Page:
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Year in Review 2022: Going to the Cloud, Embracing Zero Trust

GovTech's top stories from May and June 2022 covered everything from smart infrastructure and cloud technologies to insidious cyberattacks and ambitious electric vehicle policies.

electric vehicle plugged in at a charging station


Sharing threat intelligence across government and private industry has been hotly debated in recent years as stakeholders have sought to define what should be shared about known vulnerabilities. Arming organizations with necessary information needs to be balanced against exposing those who are affected to further threats and protecting the intellectual property of American companies. But in May, CISA published an emergency directive for federal civilian agencies using unpatched versions of VMware software, while nudging other organizations to protect against the vulnerability as well.

The costs of cyber threats were laid plain when Illinois-based Lincoln College announced in May that it would close its doors permanently after more than 150 years. While the institution cited financial uncertainty and low enrollment, officials also said a recent ransomware attack was a significant contributor to the decision. While the incident did not expose sensitive data, it did cripple several critical systems, including those used to recruit, retain and fundraise.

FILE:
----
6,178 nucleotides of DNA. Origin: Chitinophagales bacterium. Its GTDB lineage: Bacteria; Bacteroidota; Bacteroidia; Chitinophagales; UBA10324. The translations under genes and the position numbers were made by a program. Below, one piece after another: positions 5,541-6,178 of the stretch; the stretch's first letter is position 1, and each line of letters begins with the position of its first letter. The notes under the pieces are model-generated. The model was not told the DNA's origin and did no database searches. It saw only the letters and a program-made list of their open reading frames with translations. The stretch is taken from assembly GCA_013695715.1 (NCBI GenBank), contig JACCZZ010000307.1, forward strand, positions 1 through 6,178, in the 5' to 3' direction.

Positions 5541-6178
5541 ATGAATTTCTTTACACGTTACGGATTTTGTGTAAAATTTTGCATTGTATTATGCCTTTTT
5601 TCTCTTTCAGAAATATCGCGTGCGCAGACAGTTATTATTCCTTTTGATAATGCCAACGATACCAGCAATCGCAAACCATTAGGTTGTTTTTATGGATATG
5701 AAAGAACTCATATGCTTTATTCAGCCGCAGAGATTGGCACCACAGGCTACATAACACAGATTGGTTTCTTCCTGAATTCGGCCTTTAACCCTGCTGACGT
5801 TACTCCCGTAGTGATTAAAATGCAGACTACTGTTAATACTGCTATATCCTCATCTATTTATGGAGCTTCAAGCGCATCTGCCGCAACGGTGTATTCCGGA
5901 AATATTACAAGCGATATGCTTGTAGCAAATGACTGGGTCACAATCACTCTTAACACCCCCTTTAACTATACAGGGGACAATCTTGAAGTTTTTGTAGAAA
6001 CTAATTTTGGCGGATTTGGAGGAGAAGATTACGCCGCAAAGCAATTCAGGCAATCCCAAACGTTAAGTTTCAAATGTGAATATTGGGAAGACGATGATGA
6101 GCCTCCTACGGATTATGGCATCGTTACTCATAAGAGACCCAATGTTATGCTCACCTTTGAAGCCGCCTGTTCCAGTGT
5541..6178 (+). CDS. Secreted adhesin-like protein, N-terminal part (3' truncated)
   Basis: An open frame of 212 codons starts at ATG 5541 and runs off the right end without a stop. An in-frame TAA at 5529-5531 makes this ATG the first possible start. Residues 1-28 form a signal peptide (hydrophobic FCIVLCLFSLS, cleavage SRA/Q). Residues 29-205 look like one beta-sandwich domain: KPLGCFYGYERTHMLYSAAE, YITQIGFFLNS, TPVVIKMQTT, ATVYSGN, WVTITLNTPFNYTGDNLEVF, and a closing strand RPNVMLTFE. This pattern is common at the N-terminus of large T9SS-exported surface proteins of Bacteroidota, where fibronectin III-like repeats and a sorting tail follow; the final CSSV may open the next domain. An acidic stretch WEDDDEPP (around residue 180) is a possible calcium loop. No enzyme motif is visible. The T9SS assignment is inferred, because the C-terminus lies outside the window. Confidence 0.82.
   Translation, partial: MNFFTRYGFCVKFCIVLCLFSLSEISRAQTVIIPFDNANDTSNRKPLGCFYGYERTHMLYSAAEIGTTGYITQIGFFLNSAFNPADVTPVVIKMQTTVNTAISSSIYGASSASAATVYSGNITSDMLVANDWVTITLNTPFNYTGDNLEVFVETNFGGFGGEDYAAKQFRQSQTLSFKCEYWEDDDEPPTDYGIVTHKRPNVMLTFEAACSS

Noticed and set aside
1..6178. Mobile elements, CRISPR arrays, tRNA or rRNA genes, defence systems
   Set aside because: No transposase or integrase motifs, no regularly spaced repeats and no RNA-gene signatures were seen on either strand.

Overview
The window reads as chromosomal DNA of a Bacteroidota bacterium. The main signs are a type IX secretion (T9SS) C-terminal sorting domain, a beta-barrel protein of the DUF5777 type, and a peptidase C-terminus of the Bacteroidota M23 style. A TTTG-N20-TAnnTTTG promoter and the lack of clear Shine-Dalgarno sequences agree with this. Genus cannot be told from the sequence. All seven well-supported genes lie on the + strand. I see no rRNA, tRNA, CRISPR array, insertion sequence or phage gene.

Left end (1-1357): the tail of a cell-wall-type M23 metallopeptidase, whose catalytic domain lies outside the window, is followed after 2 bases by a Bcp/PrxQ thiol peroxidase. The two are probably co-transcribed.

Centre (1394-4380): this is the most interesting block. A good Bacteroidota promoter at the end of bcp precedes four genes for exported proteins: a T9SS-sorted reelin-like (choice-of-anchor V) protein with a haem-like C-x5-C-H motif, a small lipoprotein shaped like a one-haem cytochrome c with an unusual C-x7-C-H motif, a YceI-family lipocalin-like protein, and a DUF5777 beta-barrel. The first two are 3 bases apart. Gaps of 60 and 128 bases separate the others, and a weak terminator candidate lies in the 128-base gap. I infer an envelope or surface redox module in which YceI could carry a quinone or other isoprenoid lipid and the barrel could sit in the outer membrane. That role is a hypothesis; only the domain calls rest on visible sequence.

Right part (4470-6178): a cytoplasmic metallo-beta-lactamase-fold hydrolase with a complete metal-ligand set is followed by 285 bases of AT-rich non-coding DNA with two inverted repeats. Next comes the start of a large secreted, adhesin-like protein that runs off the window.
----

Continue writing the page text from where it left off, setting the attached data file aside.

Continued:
A report released earlier in the year from Sophos points to a lack of consistent reporting rules across K-12 and higher education, which makes the exact toll of the ransomware threat on education hard to quantify. It did find, however, that K-12 schools are a little less likely to pay the ransom when hit with an attack.

Infrastructure continues to grow ever smarter, as pilots and testbeds of connected technologies increase in size. In one example, a multistakeholder partnership in southern Georgia will expand to 18 miles along Interstate 85. “The Ray” testing ground will feature six roadside units that collect data from connected vehicles and transmit it to a traffic management platform to glean real-time insights that can make for smoother travels. This “vehicle to everything” system is currently being used in Colorado and Utah.

The pandemic has forced many real estate decisions as governments look to downsize their physical footprint due to increased remote work. Paired with growing confidence in as-a-service technologies, this has cleared the way for smaller data centers. Utah, for one, had to move to a different data center site once its facility was targeted for demolition. But CIO Alan Fuller told GT the state is using it as a chance to advance its multicloud strategy, migrating what they can to the cloud and working toward cloud for the services and applications that still need space in the new data center.

3-D cloud icon with a computer chip design
And New York’s cloud journey likely sounds familiar to many state technology leaders too: CIO Angelo “Tony” Riddick reports that the state is not quite ready to end its mainframe dependence, citing significant systems that still run on the legacy technology. Riddick views mainframe as a service as the bridge to the state’s next cloud chapter. A September feature in the print magazine considers the broad question of how views on as-a-service technologies have evolved. Though “cloud-bound” is an apt descriptor for most large organizations, it’s a topic that remains hard to pin down. As one expert said: “People say they’re not in the cloud very much, and when you start asking questions, it turns out that they’re very much in the cloud.”